Rachel is like many 13-year old girls: anxious to be an adult, excited about the changes her body will go through and impatient for it to happen. She wants to be one of the popular kids at school yet she loves spending her free time with Patty. She and Patty, left to amuse themselves, use their imaginations and creative abilities to concoct games and adventures. Early in the novel they are inseparable. Their love and dependence on each other is the ideal of sisterhood. Rachel and Patty's relationship is one all sisters hope to have.
Into this quiet idyll comes the Sunset Strangler who is killing young women on Mountain Tamalpais, the mountain behind Rachel’s home. She and Patty spend a lot of time there and know many of its secrets. Maynard describes the mountain in such detail we can see it there in the distance and easily imagine Rachel and Patty hiding in trees or walking its trails. Their dad forbids them to play on the mountain anymore but the lure of the forbidden is too great and the mountain is such an indelible part of their lives, Rachel and Patty cannot stay away. I think it’s interesting to note the author’s ability to mix reality and fiction. For example, not only is Mt. Tamalpais real, but the Sunset Strangler in the book is loosely based on the real life Trailside Killer case in Marin County.
Rachel devises a plan whereby she and Patty can discover and find the killer. Then they’ll give the solved case to their dad making him proud and showing him how much they love him. At the same time Rachel discovers that information about the specific, individual killings gives her an “in” with the popular crowd. She’s soon spending afternoons at the home of the most popular girl, discussing the murders, boys and makeup. Rachel is also set up with a popular boy and experiences her first kiss and more. She’s confused and torn between being popular but disliking the way the popular kids spend their time and being home with Patty having fun. But for a while the lure of popularity is too strong. Although Patty doesn’t understand why Rachel wants to spend time with these kids, she knows it’s something Rachel has to do. Patty never gets angry at Rachel but gives her the space she needs to discover whatever it is she’s searching for because that’s the kind of bond they have. It’s so sweet.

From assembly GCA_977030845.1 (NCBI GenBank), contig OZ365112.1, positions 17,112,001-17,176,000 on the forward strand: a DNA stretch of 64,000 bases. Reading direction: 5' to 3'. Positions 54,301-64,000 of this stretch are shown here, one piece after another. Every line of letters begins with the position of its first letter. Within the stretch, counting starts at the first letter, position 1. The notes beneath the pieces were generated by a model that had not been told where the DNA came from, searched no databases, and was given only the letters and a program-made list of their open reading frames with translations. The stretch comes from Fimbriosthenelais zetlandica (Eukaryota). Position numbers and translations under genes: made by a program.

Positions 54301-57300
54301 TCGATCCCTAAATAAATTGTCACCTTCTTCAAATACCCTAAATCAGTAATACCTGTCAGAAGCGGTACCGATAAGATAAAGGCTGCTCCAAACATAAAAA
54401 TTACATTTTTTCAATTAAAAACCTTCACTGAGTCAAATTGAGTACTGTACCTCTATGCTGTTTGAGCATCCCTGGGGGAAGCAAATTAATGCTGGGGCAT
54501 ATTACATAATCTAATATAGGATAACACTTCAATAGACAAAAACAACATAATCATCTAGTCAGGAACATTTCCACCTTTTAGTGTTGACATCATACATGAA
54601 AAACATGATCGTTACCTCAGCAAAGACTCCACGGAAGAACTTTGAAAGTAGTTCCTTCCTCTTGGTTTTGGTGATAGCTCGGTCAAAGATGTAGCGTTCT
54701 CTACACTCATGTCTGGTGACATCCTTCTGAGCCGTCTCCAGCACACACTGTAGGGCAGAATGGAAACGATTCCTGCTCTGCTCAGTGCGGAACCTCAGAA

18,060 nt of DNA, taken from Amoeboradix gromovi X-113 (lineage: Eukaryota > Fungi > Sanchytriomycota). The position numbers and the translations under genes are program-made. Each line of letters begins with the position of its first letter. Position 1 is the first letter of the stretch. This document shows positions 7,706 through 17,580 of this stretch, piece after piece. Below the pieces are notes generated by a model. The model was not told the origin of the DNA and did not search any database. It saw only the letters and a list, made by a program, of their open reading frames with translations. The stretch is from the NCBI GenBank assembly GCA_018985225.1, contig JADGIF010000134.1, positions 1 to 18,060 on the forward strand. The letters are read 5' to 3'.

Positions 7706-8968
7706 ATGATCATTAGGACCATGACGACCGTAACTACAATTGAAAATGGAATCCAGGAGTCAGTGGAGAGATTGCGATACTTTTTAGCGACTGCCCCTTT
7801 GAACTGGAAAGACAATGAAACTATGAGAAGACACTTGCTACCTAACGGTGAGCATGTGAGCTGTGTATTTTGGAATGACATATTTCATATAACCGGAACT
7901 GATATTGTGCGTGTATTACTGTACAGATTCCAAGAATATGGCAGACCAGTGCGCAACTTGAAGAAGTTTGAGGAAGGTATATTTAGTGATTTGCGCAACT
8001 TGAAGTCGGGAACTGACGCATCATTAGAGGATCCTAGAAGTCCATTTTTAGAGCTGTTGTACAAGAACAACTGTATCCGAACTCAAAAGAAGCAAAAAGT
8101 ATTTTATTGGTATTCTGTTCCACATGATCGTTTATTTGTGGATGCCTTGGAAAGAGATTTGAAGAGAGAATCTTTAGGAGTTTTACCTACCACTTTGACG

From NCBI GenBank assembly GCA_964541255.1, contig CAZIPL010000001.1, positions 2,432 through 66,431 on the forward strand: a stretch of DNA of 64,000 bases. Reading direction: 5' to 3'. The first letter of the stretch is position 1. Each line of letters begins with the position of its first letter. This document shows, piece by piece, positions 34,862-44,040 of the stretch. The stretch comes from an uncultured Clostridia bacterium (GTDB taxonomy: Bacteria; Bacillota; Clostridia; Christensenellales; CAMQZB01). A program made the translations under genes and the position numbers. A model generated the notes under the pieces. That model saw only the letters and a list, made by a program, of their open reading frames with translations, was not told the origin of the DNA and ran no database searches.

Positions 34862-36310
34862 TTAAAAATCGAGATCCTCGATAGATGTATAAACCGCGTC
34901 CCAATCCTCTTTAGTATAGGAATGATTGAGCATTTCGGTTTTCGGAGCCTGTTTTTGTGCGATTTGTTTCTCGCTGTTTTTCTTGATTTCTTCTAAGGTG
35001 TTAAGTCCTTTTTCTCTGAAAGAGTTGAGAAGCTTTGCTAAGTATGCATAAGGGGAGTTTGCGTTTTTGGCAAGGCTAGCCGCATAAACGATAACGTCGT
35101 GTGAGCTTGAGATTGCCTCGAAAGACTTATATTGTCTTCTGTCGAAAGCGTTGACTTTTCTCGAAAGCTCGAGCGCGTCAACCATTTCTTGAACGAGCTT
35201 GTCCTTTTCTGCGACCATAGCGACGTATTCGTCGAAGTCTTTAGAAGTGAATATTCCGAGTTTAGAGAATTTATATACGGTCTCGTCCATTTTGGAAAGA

Maynard’s writing is the perfect style for the story. In Rachel she’s created a wonderfully balanced character. She’s the model of girlhood innocence on the cusp of adulthood, both excited for and fearful of growing up. Rachel has a deep awareness of how harsh the world can be because of her father, a good but flawed man, his work and the ubiquitous media stories about death. I also found the ending very satisfactory. Not open ended, it goes beyond just the “end of the case”. Maynard avoids sappiness or morbidity, finding a balance that leaves the reader not feeling short changed but with the feeling of having had a full experience. What I seem to have difficulty understanding are the activities of the kids at such young ages. That kind of sexual experimentation didn’t happen with me and my peers at such a young age. If this is what Maynard turned up in her research, then I worry for this and future generations.
This was my first experience reading a book by Joyce Maynard. I am already looking forward to the next book of hers I read. Hopefully Labor Day!